Archive for the ‘Regulation’ Category

Yesterday, House and Senate Republicans revealed a new tactic in their war against the Clean Power Plan, the EPA proposal to curb carbon pollution: Pass legislation permitting states to “just say no” to the rule, as Majority Leader Mitch McConnell (R-Ky.) has been urging the states to do. Sen. Rob Portman (R-Ohio) and Rep. Ed Whitfield (R-Ky.) each released legislation that would let states opt out of the Clean Power Plan, purportedly to protect their electricity consumers (among other reasons).

Is this the same party that just proposed slashing support for public housing, food assistance, and home energy bills? Yes, and it hasn’t suddenly decided to help struggling American families. These new pieces of legislation are every bit as anti-consumer.

Whitfield released a “discussion draft” that would exempt a state  from the Clean Power Plan if the governor determines that complying would “have a significant adverse effect” on ratepayers by raising electricity rates or on reliability of the state’s electricity grid. Portman filed an amendment to the Senate budget resolution suggesting that states should be allowed to opt out of the Clean Power Plan if, among other things “ a Governor or legislative body of a State determines that the requirements of that section [section 111(d) of the Clean Air Act, which authorizes the Clean Power Plan] would increase retail electricity prices with a disproportionate impact on low-income or fixed-income households . . . .”*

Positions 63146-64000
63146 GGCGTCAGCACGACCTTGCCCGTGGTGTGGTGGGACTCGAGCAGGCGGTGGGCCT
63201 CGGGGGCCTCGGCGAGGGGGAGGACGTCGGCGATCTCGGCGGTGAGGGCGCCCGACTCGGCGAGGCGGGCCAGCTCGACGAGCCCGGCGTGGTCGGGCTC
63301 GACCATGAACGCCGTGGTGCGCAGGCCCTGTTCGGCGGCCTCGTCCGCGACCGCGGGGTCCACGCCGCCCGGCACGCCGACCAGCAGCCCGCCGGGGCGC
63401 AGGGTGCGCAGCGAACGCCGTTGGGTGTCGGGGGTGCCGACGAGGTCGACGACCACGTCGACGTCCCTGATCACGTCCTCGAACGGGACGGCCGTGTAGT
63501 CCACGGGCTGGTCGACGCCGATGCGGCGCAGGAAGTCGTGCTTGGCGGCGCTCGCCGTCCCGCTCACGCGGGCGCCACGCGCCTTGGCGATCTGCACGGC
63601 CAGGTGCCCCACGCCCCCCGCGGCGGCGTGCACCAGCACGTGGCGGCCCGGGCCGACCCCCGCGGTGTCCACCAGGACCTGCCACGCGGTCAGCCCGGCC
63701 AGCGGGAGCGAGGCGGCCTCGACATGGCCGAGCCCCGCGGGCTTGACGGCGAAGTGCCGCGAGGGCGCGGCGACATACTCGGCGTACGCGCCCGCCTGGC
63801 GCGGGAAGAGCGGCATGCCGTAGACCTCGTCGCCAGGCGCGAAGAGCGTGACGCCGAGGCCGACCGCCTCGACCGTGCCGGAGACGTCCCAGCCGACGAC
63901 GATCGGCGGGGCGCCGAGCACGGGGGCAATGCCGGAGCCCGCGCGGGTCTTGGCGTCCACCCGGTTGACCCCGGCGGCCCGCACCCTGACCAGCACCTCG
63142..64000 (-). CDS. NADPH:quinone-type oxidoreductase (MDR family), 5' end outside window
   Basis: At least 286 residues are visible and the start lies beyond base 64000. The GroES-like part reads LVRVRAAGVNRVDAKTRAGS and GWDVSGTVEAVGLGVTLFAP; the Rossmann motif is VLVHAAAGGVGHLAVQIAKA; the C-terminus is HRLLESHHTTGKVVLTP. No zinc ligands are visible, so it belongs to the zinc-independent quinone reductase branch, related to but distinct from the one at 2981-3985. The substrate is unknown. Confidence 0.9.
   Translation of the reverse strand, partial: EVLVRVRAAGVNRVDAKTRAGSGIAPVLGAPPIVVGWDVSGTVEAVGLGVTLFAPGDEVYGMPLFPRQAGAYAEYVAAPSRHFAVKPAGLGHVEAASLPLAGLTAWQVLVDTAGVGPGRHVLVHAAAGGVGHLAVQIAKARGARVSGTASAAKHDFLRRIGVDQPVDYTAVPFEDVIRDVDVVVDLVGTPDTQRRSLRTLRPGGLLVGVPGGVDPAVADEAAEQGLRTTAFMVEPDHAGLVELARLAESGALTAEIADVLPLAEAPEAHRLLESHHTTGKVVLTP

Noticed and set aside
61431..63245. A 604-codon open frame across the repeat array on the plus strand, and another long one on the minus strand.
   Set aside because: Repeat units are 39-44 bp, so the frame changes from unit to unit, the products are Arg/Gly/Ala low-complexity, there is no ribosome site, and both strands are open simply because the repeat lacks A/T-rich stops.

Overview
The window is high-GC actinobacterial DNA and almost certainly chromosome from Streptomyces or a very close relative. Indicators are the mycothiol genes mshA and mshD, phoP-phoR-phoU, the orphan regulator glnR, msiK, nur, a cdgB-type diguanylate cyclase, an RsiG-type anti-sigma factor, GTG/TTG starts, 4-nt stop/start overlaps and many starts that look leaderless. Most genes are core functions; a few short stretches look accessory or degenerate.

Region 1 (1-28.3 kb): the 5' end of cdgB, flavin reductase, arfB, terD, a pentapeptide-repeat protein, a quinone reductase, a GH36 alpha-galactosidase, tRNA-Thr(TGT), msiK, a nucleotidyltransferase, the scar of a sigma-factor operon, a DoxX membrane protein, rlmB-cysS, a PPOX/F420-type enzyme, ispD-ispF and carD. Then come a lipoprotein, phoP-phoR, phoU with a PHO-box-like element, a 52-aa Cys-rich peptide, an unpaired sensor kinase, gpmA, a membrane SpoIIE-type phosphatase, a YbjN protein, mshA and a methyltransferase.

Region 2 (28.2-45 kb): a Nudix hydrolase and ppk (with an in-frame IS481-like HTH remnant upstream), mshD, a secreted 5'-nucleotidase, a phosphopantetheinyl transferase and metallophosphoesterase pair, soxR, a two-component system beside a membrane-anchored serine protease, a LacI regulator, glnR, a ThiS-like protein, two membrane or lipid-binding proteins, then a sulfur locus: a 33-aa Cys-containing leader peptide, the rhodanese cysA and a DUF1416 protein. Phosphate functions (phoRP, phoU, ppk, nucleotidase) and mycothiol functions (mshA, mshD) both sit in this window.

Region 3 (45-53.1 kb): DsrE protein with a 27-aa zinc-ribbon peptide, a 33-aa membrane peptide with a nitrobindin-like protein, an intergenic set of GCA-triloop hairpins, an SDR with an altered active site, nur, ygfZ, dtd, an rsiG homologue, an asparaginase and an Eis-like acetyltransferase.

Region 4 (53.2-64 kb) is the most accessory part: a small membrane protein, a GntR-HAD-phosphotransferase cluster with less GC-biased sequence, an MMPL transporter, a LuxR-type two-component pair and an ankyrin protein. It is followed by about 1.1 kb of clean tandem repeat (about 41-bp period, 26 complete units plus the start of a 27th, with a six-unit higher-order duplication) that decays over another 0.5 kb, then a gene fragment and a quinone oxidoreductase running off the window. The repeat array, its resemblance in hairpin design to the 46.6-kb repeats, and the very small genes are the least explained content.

Both pieces of legislation reflect major misunderstandings of the Clean Power Plan, and they would harm consumers considerably. Here’s why:

The Clean Power Plan will benefit consumers by mitigating climate change. Climate change poses a severe threat to American consumers, and in particular to vulnerable populations. A few of the most salient risks include:

  • higher taxes and market prices to cover the costs of widespread damage to infrastructure and other property from extreme weather;
  • diminished quality and higher prices for food and water, heightening food insecurity for America’s most vulnerable populations; and
  • increased illness and disease from extreme heat events, reduced air quality, and increased food-borne, water-borne, and insect-borne pathogens.

The Clean Power Plan will benefit consumers by curbing carbon pollution, which will mitigate these harms. The Plan will also reduce other forms of pollution from the nation’s dirtiest power plants, like emissions of sulfur dioxide, nitrogen oxides, and mercury. As a result, it will boost public health further, reducing both premature deaths and non-fatal cardiovascular disease.

The Clean Power Plan will lower consumers’ electricity bills. The Clean Power Plan should lower consumer costs, not raise them, because it will spur improvements in energy efficiency. Although electricity prices may rise modestly under the Plan, consumers will use less electricity, resulting in lower bills overall. The EPA projects that the Plan will lower consumer bills by 8.4 percent by 2030. A Public Citizen analysis suggests that the EPA  estimate is conservative, overestimating the cost of efficiency programs and underestimating how much progress the states can make on efficiency. Consumer costs are likely to decline by even more than the agency projects.